Jodie Foster is like Cary Grant -- smart, observant and curious about human nature. Those things together lend a fascinating distance to her charm.
Nothing about Jodie Foster has ever seemed stupid or uncool. Even when she was Iris in “Taxi Driver,” her poise was formidable, her fragility like iron.
One of the most admirable things about her idiosyncratic career has been the plain assumption that it would be worse than stupid or uncool not to live comfortably with her own lively, natural intelligence. So she went to Yale and graduated, with the attitude that said, Why should foolish things like being a movie star (or being a figure in someone else’s deranged fantasy) be allowed to interfere with showing that much good sense with your own life?
Equally, in recent years, she has managed more or less to remove herself from the most odious forms of intrusive publicity. She lives a family life, without advertisement or coyness, and leaves it to us to come to our own conclusions. That it has all worked so well is the best tribute to her own faith in being natural, private and smart. And being those three things in the kingdom of movies is nearly without parallel.
Her job is that of actress; and two Oscars so far (for “The Accused” and “The Silence of the Lambs”) tell us how good she can be. However, whereas acting on stage may be a matter of pretense, on film the players have to let the light of the medium into their inner rooms. And Foster’s very intelligence and character — let me call it her nature — set parameters to her work. There are some pretendings that she doesn’t do very well. The same thing was true of Cary Grant once. No one on screen in his heyday was so smart, so observant of others, so curious about human nature, so interesting. Yet all those things together made for a quality — call it coolness — that lent a fascinating distance to his charm.
Well, Jodie Foster opens this week in a movie that is, simultaneously, brilliant and empty. This is a rare and disconcerting combination. For the director, David Fincher, has made “Panic Room” superficially riveting. He loves the medium, the camera, the spaces in the house where this story is set. He loves the dainty cruelty of the narrative situation. He trusts his supporting cast and he knows that Jodie Foster (no matter that she took over from an injured Nicole Kidman at the last moment) is perfect in the lead. Indeed, one of the great pleasures of this film is to see Jodie Foster back to her best after several films where she was uneasy or misused.
Here’s the situation. Foster is the wife of a wealthy older man. They have an 11-year-old daughter. But the man has gone off with another woman — “the bitch” is what Foster and the daughter call her. Still, Jodie has a good divorce settlement, and so she and the daughter find this wonderful brownstone on West 94th Street. They buy it on one viewing, and they look forward to moving in and making it their home.
But there’s one catch to the empty house. It contains a secret chamber, a safe place — the panic room. A small, utterly secure inner sanctum, made out of concrete and steel, with a wall of television screens showing other parts of the house, with a phone and supplies. It’s like a perfect camp for kids. Or is it?
The first night Jodie and the kid sleep in the house, three marauders come by. They didn’t realize the new owners had moved in yet. They are in search of a fabulous treasure left by the previous owner. And where, in that house, would you deposit your treasure? Jodie and the girl scramble into the panic room inches ahead of clutching hands. The steel door slides shut. What next?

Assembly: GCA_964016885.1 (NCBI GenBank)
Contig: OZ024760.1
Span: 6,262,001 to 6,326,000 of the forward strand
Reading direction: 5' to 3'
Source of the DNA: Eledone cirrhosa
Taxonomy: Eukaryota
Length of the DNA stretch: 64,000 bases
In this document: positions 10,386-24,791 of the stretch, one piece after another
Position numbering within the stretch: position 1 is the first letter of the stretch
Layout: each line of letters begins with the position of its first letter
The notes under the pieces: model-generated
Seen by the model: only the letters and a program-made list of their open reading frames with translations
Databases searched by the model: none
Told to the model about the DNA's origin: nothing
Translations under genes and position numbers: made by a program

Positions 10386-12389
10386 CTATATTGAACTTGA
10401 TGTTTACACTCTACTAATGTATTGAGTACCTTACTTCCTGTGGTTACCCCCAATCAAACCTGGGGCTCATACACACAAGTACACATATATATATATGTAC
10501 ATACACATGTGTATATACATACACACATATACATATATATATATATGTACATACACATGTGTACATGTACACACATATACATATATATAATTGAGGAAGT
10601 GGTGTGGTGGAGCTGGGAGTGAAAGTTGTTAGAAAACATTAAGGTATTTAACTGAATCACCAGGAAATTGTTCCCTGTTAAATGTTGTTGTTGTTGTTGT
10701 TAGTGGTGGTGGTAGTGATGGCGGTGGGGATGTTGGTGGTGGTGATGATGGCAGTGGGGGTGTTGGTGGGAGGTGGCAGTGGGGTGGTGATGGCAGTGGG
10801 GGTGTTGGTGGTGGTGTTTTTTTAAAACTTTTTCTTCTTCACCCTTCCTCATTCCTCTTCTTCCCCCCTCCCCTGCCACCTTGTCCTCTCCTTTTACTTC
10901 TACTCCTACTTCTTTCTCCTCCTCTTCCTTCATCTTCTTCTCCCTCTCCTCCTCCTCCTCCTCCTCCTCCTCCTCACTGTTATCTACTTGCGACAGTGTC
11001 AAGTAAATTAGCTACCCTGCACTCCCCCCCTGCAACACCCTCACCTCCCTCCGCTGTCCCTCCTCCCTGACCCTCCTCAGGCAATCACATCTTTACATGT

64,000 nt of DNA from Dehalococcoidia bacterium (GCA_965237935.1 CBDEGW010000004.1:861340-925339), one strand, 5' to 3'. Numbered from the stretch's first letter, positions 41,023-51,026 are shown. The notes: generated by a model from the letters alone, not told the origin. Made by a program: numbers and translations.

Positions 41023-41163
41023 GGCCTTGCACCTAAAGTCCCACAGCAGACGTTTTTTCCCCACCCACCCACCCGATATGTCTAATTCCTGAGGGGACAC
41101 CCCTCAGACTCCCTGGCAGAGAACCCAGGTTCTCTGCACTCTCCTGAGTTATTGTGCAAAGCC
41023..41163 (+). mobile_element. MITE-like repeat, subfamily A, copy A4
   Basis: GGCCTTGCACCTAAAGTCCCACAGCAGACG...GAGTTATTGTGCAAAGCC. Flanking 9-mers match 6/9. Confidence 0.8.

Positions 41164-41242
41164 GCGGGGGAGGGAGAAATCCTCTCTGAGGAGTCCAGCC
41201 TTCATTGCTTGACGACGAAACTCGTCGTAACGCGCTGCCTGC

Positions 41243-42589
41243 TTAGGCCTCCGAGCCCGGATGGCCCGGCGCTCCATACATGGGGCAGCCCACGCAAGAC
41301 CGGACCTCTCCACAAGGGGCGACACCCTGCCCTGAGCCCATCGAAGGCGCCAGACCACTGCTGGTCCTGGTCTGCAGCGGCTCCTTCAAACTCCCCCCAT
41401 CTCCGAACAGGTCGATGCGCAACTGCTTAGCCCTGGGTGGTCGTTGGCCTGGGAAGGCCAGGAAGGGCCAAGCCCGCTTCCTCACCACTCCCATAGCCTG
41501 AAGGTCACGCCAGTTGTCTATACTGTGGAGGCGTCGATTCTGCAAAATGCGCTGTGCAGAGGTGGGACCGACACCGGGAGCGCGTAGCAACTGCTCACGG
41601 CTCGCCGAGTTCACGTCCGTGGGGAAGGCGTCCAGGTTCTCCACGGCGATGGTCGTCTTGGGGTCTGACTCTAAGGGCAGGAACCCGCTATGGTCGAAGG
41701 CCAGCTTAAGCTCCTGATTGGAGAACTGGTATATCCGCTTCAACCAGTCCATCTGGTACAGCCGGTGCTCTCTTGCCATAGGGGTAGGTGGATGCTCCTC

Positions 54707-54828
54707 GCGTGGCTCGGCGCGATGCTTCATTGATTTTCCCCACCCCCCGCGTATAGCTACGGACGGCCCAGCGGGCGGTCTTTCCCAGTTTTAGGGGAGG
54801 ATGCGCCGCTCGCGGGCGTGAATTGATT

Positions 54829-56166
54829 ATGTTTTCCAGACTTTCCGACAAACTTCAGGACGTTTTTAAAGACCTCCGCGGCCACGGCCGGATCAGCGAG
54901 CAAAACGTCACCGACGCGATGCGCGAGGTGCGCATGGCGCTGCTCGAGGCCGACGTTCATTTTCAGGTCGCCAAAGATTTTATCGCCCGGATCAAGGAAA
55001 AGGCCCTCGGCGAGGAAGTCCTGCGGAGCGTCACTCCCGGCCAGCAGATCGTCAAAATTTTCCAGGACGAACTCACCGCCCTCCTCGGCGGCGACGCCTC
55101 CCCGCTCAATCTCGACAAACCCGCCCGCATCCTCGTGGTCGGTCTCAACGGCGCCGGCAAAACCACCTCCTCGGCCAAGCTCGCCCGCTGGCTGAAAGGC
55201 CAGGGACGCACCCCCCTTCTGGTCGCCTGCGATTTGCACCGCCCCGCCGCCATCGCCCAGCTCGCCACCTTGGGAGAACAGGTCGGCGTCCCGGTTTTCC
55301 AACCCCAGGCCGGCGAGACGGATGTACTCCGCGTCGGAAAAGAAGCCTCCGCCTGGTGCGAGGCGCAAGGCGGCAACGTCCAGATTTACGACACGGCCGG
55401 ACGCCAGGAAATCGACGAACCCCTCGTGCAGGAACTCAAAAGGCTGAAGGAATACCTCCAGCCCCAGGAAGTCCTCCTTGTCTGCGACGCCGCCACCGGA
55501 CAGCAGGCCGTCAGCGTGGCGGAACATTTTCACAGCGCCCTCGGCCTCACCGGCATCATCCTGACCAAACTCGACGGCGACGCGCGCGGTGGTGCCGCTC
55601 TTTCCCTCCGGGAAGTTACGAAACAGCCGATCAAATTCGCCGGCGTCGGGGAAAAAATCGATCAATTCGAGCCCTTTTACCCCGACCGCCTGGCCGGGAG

Clearly, with a movie that is about nothing except suspense, it would be unfair to go much further. But I don’t think you’ll be disappointed. “Panic Room” works.
One of the ways it works is, quite simply, the look on Jodie Foster’s face and the desperate measures she takes to keep safe. There are repeated shots of her carved features and saintly eyes in the steely blue light of the panic room, gazing at the TV screens that track the criminals. This is a look we know from “The Silence of the Lambs” — of alarm, fear, apprehension, and the courage that battles with those feelings. And it is something that Jodie Foster does better than anyone else on screen: she endures menace and threat without ever seeming foolish or monotonous, but by taking us ever deeper into her intelligence and nature.
Like any close-up face in a movie that hooks you, it’s a beautiful face (i.e. its meaning enhances or transcends mere attractiveness.) Yet I don’t think the general audience regards Jodie Foster as lovely, as someone they can dream over. She’s too smart, too private, too averse to being soft or pliant. She’s not “sexy”; she doesn’t serve herself up for the conventional dreams of movie eroticism. Nicole Kidman would have made this a very different film (loaded with a threat of rape). Whereas Foster makes it a film about bravery, maternity and her own independence. She may not be sexy, yet sexuality shines out of her, inextricably mingled with resolve and thought.
No need to spell this out. But it’s in the face of the odd emptiness of “Panic Room” that you begin to feel how far the really natural thing (the wall behind Foster’s eyes) has been avoided — and Foster is so good, so passionate in the picture, so candid in her gaze, you may feel the omission as a fault. The role of the child, the daughter, could be (should be?) that of her lover.
David Thomson is the author of "A Biographical Dictionary of Film" (new edition just published), "Rosebud: The Story of Orson Welles" and "In Nevada." More David Thomson.
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